Stolen glances, forgiven memories and moments of joy are the backdrop of Ed Askew's wonderful album "For The World". The record is as considered and reserved is it is full of experience, like discovering a quiet green park in the middle of a busy city. Delicate piano, guitar, banjo and harp mix with Ed's harmonica and politely support his words as someone who can reflect on chances and choices by way of New York observations and imagined scenes. "For The World" is an articulate album, an elegant album, but foremost it is an honest album.
"Ed Askew" is a painter and singer-songwriter who lives in New York City. Born in Stamford, Connecticut, he moved to New Haven to study painting at Yale Art School in 1963. After graduating from art school in 1966, Askew was called up for the draft. Not feeling particularly enthusiastic about going to war at age 26, he looked for a teaching job and found work at a private prep school in Connecticut. It was while teaching he started making songs. The singer-songwriter moved to New York for a few months in 1967 where he met Bernard Stolman of ESP Disk' (Pearls Before Swine, Sun Ra, Albert Ayler), who offered him a contract. That year Ed's first album was released, "Ask the Unicorn" (on Parlophone in the UK) and it quickly disappeared into folk-psych obscurity. Ed spent his time living and performing around New York.
In the summer of 2011, Ed Askew embarked on his first US tour at the age of 71, in support of the limited vinyl/ digital re-release of the 80's era cassette tape "Imperfiction". Ed was accompanied on piano by Jay Pluck and travelled with tour mates, The Black Swans. Two weeks later, as a result of the tour, it was decided that Jerry DeCicca of the Black Swans and producer of the final recordings of Larry Jon Wilson (Drag City/ 1965 Records), would assist Ed in making a record. Down the street from the Cotton Club, they spent a week in a West Harlem warehouse that September. Ed Askew was joined by Jay Pluck, two members of The Black Swans' Tyler Evans (banjo, tiple, electric guitar-- and now a permanent member of Ed's entourage), Canaan Faulkner (bass) and Eve Searls (backing vocals), along with Mary Lattimore (Meg Baird, Thurston Moore) on harp. Later on, electric guitar was added by fellow outsider Marc Ribot (Tom Waits, Elvis Costello) and backing vocals on 3 songs by super fan Sharon Van Etten. The results of those sessions were to become the album "For The World".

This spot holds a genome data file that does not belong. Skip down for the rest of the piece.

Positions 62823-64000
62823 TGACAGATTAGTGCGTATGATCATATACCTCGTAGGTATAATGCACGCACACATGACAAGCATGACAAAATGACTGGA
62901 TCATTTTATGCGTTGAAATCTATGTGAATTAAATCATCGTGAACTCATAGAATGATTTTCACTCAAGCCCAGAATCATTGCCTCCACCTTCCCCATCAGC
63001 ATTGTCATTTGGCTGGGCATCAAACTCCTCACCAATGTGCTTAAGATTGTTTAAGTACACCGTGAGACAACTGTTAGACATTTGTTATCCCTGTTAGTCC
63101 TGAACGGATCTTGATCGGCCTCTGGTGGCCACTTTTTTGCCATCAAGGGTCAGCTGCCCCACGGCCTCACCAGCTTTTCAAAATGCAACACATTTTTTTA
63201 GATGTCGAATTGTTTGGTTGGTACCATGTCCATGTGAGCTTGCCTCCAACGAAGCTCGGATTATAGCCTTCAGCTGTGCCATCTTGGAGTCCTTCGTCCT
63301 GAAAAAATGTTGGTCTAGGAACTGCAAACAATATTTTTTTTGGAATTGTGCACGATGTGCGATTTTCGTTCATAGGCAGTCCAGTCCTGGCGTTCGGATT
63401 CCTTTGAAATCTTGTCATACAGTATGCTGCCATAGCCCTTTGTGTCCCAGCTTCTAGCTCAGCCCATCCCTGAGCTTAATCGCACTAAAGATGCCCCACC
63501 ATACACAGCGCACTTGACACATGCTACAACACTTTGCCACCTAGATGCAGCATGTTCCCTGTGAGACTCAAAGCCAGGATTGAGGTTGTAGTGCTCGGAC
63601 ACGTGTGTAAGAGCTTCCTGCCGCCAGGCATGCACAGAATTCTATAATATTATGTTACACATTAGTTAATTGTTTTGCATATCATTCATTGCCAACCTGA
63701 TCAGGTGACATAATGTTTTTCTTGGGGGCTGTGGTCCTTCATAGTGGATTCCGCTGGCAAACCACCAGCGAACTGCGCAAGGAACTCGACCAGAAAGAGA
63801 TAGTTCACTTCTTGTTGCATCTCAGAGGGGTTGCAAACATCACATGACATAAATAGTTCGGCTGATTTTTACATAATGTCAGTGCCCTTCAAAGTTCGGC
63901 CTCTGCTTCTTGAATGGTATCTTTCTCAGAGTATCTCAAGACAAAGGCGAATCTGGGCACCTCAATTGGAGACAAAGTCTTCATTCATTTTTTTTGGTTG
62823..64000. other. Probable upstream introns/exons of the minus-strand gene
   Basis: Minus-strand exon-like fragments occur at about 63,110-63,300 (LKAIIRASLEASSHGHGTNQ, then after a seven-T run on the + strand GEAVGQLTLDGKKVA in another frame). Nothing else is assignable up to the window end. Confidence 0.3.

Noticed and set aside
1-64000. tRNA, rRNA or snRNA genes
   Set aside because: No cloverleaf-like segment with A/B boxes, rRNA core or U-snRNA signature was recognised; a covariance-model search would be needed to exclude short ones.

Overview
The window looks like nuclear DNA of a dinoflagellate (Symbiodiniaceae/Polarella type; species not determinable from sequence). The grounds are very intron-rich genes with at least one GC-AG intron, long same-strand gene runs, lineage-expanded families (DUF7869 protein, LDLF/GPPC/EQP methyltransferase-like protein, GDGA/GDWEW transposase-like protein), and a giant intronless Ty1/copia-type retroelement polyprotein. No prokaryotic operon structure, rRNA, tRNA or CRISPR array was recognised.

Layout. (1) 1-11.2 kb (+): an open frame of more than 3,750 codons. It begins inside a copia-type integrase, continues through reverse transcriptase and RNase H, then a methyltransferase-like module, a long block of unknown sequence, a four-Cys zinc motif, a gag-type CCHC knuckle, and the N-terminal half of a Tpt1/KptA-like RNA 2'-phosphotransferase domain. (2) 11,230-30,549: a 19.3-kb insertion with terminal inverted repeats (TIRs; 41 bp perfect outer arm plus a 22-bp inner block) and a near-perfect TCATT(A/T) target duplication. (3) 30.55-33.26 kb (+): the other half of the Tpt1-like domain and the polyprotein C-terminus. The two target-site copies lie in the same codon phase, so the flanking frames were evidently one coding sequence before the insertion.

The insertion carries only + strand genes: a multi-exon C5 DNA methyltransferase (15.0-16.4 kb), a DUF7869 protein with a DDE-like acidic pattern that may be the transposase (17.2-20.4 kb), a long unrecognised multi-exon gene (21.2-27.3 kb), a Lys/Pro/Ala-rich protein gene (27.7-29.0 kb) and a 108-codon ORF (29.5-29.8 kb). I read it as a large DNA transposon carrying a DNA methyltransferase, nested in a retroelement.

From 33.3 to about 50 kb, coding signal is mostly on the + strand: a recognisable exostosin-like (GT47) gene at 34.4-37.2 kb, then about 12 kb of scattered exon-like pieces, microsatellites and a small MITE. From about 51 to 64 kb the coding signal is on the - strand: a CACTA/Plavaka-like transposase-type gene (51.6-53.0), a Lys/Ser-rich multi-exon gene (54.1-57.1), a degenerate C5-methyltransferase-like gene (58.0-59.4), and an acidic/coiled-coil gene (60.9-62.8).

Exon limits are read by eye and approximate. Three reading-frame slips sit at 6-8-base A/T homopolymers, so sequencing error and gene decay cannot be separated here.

released September 16, 2013
Recorded in a West Harlem warehouse, down the street from the Cotton Club over 4 hot days, in September 2011.
Ed Askew - vocals, harmonica, xylophone
Jay Pluck - piano, ukulele
Tyler Evans - banjo, electric guitar, tiple
Mary Lattimore - harp
Canaan Faulkner - double bass
Marc Ribot - electric guitar on "Paper Horses" and "Maple Street"
Sharon Van Etten - backing vocals on "Rodeo Rose", "So", and "For the World"
Eve Searls - backing vocals on "Blue Eyed Baby" and "For the World"
Jerry David DeCicca - backing vocals on "For the World"
All songs written by Ed Askew
Produced by Jerry David DeCicca
Engineered and mixed by Keith Hanlon
Marc Ribot's tracks were recorded by Francois Lardeau
Sharon Van Etten's tracks were recorded by Jon Chinn
Cover painting by Ed Askew
Mastered by Adam Boose at Cauliflower Audio in Cleveland, Ohio
Thanks to all the musicians and engineers that contributed their time and talents to this project. And special thanks to everyone at Tin Angel Records, Mary Ho, Ben Goldberg, J.P. Olsen, and Candace Thompson for work, organization, and support.
The singer-songwriter / painter moved to New York for a few months in 1967 where he met Bernard Stollman of ESP-Disk, who
offered him a contract. Between 1968 and 1986, Ed lived, mostly, in New Haven; doing occasional shows with his band, and later doing solo shows there. Around 1987, Ed moved to New York City, where he continues to write and record songs, and occasionally perform....more
This is fantastic, different and completely timeless. I've spent the last 12 months discovering the greatness of much New Zealand music and Alastair is a big and extremely pivotal part of that. Gavin Hellyer